Designated Mika7 class, they were nearly identical to JNR class D51 except for the gauge. From 1936 to 1944, KishaSeizo, Hitachi was built 32 D51s for Imperial Taiwan Railway. After World War II, they were taken over by Taiwan Railways Administration, were classified DT650. In 1951, Kisha Seizō built three DT650s and Mitsubishi Heavy Industries built two DT650s for Taiwan Railways Administration; the classification consists of a "D" for the four sets of driving wheels and the class number 51 for tender locomotives that the numbers 50 through 99 were assigned to under the 1928 locomotive classification rule. Over 170 Class D51 locomotives are preserved in Japan. D51 498 pulls special-event trains on JR East lines; the following is a list of preserved locomotives as of September 2012. D51 200: Preserved in operational condition by JR West at Umekoji Steam Locomotive Museum in Kyoto, is operating on Yamaguchi Line since November 2017 D51 498: Operated by JR East, based at Takasaki Rolling Stock CenterBuilt in 1938 at the JNR Hamamatsu Works, locomotive number D51 200 has been overhauled and restored to operational condition for use as SL Yamaguchi and SL Kitabiwako starting in 2017.
D51-1: Niigata Prefecture D51-2: Hokkaido D51-4: Sakhalin D51-22: Sakhalin D51-23: Hokkaido D51-25: Hokkaido D51-26: Hokkaido D51-27: Hokkaido D51-28: Sakhalin D51?: Sakhalin DT652: Preserved at Tainan Sports Park. DT664: Preserved at East Stone Township, Chiayi County. DT668: Preserved at Changhua Locomotive Depot. DT670: Preserved at Art and Literature Center, Banqiao District, New Taipei City
Exxon Mobil Corporation, doing business as ExxonMobil, is an American multinational oil and gas corporation headquartered in Irving, Texas. It is the largest direct descendant of John D. Rockefeller's Standard Oil Company, was formed on November 30, 1999 by the merger of Exxon and Mobil. ExxonMobil's primary brands are Exxon, Mobil and ExxonMobil Chemical; the world's second largest company by revenue, ExxonMobil from 1996 to 2017 varied from the first to sixth largest publicly traded company by market capitalization. The company was ranked ninth globally in the Forbes Global 2000 list in 2016. ExxonMobil was the tenth most profitable company in the Fortune 500 in 2017; as of 2018, the company ranked second in the Fortune 500 rankings of the largest United States corporations by total revenue. ExxonMobil is one of the largest of the world's Big Oil companies; as of 2007, it had daily production of 3.921 million BOE. In 2008, this was 3% of world production, less than several of the largest state-owned petroleum companies.
When ranked by oil and gas reserves, it is 14th in the world—with less than 1% of the total. ExxonMobil's reserves were 20 billion BOE at the end of 2016 and the 2007 rates of production were expected to last more than 14 years. With 37 oil refineries in 21 countries constituting a combined daily refining capacity of 6.3 million barrels, ExxonMobil is the largest refiner in the world, a title, associated with Standard Oil since its incorporation in 1870. ExxonMobil has been criticized for its slow response to cleanup efforts after the 1989 Exxon Valdez oil spill in Alaska considered to be one of the world's worst oil spills in terms of damage to the environment. ExxonMobil has a history of lobbying for climate change denial and against the scientific consensus that global warming is caused by the burning of fossil fuels; the company has been the target of accusations of improperly dealing with human rights issues, influence on American foreign policy, its impact on the future of nations. ExxonMobil was formed in 1999 by the merger of two major oil companies and Mobil.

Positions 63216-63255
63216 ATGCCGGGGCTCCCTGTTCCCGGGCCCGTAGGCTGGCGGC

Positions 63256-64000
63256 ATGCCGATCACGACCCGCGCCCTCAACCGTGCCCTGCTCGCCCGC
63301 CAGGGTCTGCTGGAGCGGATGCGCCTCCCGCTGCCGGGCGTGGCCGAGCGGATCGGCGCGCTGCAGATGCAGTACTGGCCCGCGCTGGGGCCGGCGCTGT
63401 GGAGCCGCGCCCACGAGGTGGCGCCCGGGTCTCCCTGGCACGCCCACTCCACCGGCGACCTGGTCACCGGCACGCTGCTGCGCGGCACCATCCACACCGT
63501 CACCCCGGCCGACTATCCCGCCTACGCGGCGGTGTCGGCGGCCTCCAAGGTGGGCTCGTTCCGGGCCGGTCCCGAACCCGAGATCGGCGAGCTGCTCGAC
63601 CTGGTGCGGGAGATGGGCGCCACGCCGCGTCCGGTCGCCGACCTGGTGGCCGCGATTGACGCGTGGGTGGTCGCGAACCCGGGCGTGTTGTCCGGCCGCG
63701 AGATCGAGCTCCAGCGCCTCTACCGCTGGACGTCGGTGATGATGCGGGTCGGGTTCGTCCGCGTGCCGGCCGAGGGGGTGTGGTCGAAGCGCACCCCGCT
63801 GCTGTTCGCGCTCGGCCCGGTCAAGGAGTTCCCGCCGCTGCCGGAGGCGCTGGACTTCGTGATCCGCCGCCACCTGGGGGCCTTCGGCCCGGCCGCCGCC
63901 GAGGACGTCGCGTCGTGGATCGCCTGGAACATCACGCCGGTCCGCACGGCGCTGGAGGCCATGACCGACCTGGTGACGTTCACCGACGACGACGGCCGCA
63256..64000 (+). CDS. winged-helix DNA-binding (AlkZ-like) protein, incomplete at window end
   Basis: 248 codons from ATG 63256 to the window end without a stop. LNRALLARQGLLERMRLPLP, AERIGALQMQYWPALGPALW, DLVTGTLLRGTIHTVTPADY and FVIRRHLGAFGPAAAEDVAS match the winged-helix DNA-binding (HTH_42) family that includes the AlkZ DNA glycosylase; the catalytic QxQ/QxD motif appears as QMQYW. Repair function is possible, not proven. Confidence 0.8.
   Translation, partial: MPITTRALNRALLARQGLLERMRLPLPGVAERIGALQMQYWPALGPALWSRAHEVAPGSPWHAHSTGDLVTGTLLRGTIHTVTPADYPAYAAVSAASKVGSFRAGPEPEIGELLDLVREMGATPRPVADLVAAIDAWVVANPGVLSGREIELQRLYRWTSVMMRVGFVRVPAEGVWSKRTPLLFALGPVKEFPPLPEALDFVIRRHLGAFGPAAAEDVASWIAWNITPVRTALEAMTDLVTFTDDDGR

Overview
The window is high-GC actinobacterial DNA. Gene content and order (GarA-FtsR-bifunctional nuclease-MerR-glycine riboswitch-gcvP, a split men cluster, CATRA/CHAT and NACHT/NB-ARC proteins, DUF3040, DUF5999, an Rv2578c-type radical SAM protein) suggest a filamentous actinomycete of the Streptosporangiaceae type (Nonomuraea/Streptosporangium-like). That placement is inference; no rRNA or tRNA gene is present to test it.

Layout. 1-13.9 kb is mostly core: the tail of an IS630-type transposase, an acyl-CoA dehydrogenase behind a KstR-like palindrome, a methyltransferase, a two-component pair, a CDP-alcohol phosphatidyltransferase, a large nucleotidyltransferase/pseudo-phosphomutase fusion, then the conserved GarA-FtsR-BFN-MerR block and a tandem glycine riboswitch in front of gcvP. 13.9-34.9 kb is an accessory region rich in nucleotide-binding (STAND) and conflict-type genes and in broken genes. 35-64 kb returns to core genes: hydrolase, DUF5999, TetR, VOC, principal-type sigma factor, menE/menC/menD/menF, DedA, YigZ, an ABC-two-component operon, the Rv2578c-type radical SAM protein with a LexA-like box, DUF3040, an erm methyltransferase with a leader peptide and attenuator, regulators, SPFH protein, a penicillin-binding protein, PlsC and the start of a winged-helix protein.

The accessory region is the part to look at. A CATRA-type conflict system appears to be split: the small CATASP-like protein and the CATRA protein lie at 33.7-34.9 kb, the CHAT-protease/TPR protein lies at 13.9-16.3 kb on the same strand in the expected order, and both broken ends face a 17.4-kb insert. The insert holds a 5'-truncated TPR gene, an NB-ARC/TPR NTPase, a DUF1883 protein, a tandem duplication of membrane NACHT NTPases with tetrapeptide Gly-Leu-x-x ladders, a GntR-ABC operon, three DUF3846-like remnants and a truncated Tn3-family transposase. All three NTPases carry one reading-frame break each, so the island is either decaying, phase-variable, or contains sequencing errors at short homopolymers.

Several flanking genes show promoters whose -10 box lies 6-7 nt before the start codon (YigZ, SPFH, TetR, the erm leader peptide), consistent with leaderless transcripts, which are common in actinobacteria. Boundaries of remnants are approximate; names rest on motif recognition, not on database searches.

Both Exxon and Mobil were descendants of Standard Oil, established by John D. Rockefeller and partners in 1870 as the Standard Oil Company of Ohio. In 1882, it together with its affiliated companies was incorporated as the Standard Oil Trust with Standard Oil Company of New Jersey and Standard Oil Company of New York as its largest companies; the Anglo-American Oil Company was established in the United Kingdom in 1888. In 1890, Standard Oil, together with local ship merchants in Bremen established Deutsch-Amerikanische Petroleum Gesellschaft. In 1891, a sale branch for the Netherlands and Belgium, American Petroleum Company, was established in Rotterdam. At the same year, a sale branch for Italy, Società Italo Americana pel Petrolio, was established in Venice; the Standard Oil Trust was dissolved under the Sherman Antitrust Act in 1892. In 1893, the Chinese and the whole Asian kerosene market was assigned to Standard Oil Company of New York in order to improve trade with the Asian counterparts.
In 1898, Standard Oil of New Jersey acquired controlling stake in Imperial Oil of Canada. In 1899, Standard Oil Company of New Jersey became the holding company for the Standard Oil Interests; the anti-monopoly proceedings against the Standard Oil were launched in 1898. The reputation of Standard Oil in the public eye suffered badly after publication of Ida M. Tarbell's classic exposé The History of the Standard Oil Co. in 1904, leading to a growing outcry for the government to take action against the company. By 1911, with public outcry at a climax, the Supreme Court of the United States ruled that Standard Oil must be dissolved and split into 34 companies. Two of these companies were Jersey Standard, which became Exxon, Socony, which became Mobil. Over the next few decades, Jersey Standard and Socony grew significantly. John Duston Archbold was the first president of Jersey Standard. Archbold was followed by Walter C. Teagle in 1917, who made it the largest oil company in the world. In 1919, Jersey Standard acquired a 50 % share in Humble Refining Co. a Texas oil producer.